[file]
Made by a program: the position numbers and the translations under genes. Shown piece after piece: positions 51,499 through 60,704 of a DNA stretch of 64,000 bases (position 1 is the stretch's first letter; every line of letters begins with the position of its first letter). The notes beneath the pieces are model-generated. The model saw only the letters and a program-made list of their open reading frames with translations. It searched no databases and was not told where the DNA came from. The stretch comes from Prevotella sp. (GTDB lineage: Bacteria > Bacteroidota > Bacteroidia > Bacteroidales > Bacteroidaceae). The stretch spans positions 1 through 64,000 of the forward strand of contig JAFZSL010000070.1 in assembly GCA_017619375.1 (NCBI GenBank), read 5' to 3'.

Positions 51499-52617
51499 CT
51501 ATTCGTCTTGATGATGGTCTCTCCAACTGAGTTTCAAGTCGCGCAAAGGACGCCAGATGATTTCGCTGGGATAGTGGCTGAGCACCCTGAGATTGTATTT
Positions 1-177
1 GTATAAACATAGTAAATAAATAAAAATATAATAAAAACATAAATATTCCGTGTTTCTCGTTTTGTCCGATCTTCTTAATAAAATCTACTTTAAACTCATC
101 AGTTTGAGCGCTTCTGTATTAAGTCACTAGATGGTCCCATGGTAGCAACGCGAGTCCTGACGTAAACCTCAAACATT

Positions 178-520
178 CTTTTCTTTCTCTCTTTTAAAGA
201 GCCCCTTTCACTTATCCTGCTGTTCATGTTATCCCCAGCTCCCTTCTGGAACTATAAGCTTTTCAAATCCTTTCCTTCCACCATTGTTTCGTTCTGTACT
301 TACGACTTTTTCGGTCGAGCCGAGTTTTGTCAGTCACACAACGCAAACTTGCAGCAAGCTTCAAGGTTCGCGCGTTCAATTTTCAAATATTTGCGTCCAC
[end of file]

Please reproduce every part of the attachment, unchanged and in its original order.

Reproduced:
Made by a program: the position numbers and the translations under genes. Shown piece after piece: positions 51,499 through 60,704 of a DNA stretch of 64,000 bases (position 1 is the stretch's first letter; every line of letters begins with the position of its first letter). The notes beneath the pieces are model-generated. The model saw only the letters and a program-made list of their open reading frames with translations. It searched no databases and was not told where the DNA came from. The stretch comes from Prevotella sp. (GTDB lineage: Bacteria > Bacteroidota > Bacteroidia > Bacteroidales > Bacteroidaceae). The stretch spans positions 1 through 64,000 of the forward strand of contig JAFZSL010000070.1 in assembly GCA_017619375.1 (NCBI GenBank), read 5' to 3'.

Positions 51499-52617
51499 CT
51501 ATTCGTCTTGATGATGGTCTCTCCAACTGAGTTTCAAGTCGCGCAAAGGACGCCAGATGATTTCGCTGGGATAGTGGCTGAGCACCCTGAGATTGTATTT
Positions 1-177
1 GTATAAACATAGTAAATAAATAAAAATATAATAAAAACATAAATATTCCGTGTTTCTCGTTTTGTCCGATCTTCTTAATAAAATCTACTTTAAACTCATC
101 AGTTTGAGCGCTTCTGTATTAAGTCACTAGATGGTCCCATGGTAGCAACGCGAGTCCTGACGTAAACCTCAAACATT

Positions 178-520
178 CTTTTCTTTCTCTCTTTTAAAGA
201 GCCCCTTTCACTTATCCTGCTGTTCATGTTATCCCCAGCTCCCTTCTGGAACTATAAGCTTTTCAAATCCTTTCCTTCCACCATTGTTTCGTTCTGTACT
301 TACGACTTTTTCGGTCGAGCCGAGTTTTGTCAGTCACACAACGCAAACTTGCAGCAAGCTTCAAGGTTCGCGCGTTCAATTTTCAAATATTTGCGTCCAC